Everyday Stalinism: Ordinary Life in Extraordinary Times: Soviet Russia in the 1930s

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Oxford University Press, Mar 4, 1999 - History - 304 pages
20 Reviews
Here is a pioneering account of everyday life under Stalin, written by a leading authority on modern Russian history. Focusing on the urban population, Fitzpatrick depicts a world of privation, overcrowding, endless lines, and broken homes, in which the regime's promises of future socialist abundance rang hollowly. We read of a government bureaucracy that often turned life into a nightmare, and of how ordinary citizens tried to circumvent it. We also read of the secret police, whose constant surveillance was endemic at this time, and the waves of terror, like the Great Purges of 1937, which periodically cast society into turmoil.
 

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Review: Everyday Stalinism: Ordinary Life in Extraordinary Times: Soviet Russia in the 1930s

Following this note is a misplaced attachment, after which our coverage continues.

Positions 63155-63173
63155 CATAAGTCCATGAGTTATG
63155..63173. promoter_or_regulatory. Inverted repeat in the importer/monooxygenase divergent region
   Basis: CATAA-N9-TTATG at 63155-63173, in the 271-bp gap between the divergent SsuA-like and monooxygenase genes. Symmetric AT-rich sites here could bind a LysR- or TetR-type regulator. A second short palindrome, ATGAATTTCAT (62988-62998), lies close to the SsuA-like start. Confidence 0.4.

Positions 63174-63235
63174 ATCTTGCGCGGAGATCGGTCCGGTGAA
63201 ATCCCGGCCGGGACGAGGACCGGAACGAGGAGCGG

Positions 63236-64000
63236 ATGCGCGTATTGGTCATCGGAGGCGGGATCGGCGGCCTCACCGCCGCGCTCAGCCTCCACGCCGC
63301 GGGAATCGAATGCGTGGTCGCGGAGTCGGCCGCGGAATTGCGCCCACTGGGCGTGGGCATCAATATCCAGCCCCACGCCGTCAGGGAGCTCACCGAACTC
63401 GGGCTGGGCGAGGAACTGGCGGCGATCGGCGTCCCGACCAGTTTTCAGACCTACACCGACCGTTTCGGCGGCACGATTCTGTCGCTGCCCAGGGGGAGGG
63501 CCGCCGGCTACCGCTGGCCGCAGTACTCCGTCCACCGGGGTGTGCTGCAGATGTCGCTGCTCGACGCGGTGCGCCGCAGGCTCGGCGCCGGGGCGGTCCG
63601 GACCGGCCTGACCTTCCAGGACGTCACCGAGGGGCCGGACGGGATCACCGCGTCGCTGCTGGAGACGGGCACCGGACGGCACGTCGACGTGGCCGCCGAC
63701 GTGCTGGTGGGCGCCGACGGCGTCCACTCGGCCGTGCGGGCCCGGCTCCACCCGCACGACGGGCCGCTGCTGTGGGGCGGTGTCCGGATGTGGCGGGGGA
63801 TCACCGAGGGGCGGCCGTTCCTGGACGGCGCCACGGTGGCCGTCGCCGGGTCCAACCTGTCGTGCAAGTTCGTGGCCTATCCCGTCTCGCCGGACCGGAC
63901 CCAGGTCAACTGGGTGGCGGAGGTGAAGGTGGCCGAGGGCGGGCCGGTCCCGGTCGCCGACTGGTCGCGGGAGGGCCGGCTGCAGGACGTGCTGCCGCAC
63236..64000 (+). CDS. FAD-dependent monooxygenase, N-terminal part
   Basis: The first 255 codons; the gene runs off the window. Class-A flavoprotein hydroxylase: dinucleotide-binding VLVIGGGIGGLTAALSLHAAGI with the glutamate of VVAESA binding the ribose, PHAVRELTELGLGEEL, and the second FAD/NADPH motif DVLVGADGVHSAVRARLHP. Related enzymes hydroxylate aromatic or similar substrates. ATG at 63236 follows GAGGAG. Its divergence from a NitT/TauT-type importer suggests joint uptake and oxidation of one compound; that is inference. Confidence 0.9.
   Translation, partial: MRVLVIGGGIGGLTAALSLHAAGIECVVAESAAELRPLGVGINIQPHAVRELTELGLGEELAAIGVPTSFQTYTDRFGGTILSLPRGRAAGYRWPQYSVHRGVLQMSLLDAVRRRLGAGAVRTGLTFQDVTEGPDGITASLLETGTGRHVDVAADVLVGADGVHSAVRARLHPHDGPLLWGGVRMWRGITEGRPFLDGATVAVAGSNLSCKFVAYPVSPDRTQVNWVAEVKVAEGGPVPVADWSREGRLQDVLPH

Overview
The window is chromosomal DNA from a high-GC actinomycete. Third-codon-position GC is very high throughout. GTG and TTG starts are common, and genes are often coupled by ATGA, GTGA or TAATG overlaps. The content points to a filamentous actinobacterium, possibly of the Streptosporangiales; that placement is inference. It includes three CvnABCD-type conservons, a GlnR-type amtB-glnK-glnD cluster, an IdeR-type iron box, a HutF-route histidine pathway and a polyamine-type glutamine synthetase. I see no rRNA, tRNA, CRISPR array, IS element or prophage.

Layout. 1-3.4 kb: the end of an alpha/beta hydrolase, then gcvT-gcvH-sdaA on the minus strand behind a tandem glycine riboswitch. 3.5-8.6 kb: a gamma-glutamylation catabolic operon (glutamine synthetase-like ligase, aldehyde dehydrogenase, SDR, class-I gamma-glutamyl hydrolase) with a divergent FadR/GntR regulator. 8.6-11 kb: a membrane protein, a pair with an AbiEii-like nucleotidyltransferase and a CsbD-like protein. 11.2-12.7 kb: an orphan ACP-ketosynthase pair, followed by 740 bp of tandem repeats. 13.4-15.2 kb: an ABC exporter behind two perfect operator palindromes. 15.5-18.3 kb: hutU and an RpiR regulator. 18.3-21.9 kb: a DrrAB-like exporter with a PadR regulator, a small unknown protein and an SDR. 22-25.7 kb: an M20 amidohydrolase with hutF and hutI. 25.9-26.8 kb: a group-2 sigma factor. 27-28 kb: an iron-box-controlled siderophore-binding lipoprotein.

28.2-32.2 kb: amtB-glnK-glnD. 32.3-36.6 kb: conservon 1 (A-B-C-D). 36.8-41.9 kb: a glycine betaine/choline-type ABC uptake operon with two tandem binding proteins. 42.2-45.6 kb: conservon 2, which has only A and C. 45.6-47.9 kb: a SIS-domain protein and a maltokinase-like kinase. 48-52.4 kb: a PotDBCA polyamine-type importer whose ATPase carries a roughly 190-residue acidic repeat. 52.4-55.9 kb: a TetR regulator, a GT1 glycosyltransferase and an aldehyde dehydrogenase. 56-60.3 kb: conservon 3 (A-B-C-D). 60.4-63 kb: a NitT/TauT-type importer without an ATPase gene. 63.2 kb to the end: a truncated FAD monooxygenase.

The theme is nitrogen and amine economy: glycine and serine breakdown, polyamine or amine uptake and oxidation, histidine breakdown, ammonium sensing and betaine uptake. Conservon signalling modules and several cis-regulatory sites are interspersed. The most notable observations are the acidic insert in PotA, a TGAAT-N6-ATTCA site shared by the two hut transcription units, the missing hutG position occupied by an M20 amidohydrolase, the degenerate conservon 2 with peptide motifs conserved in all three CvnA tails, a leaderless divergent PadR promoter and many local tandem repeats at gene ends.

User Review  - Goodreads

A VERY broad overview, but a good starting point. The photographs were appreciated. Read full review

Review: Everyday Stalinism: Ordinary Life in Extraordinary Times: Soviet Russia in the 1930s

User Review  - Goodreads

A fascinating and enlightening account of everyday life in 1930s Russia. This book makes excellent reading alongside more grand narratives of Stalinism and early 20th century Russian history. My main ... Read full review

Contents

Acknowledgments
The Party Is Always Right
Hard Times
Palaces on Monday
The Magic Tablecloth
Insulted and Injured
Family Problems
Conversations and Listeners
A Time of Troubles
Conclusion
Notes
Bibliography
Index

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About the author (1999)

Sheila Fitzpatrick teaches modern Russian history at the University of Chicago. A former President of the American Association for the Advancement of Slavic Studies, and a co-editor of The Journal of Modern History, she is also the author of The Russian Revolution, Stalin's Peasants, and many other books and articles about Russia. She lives in Chicago.

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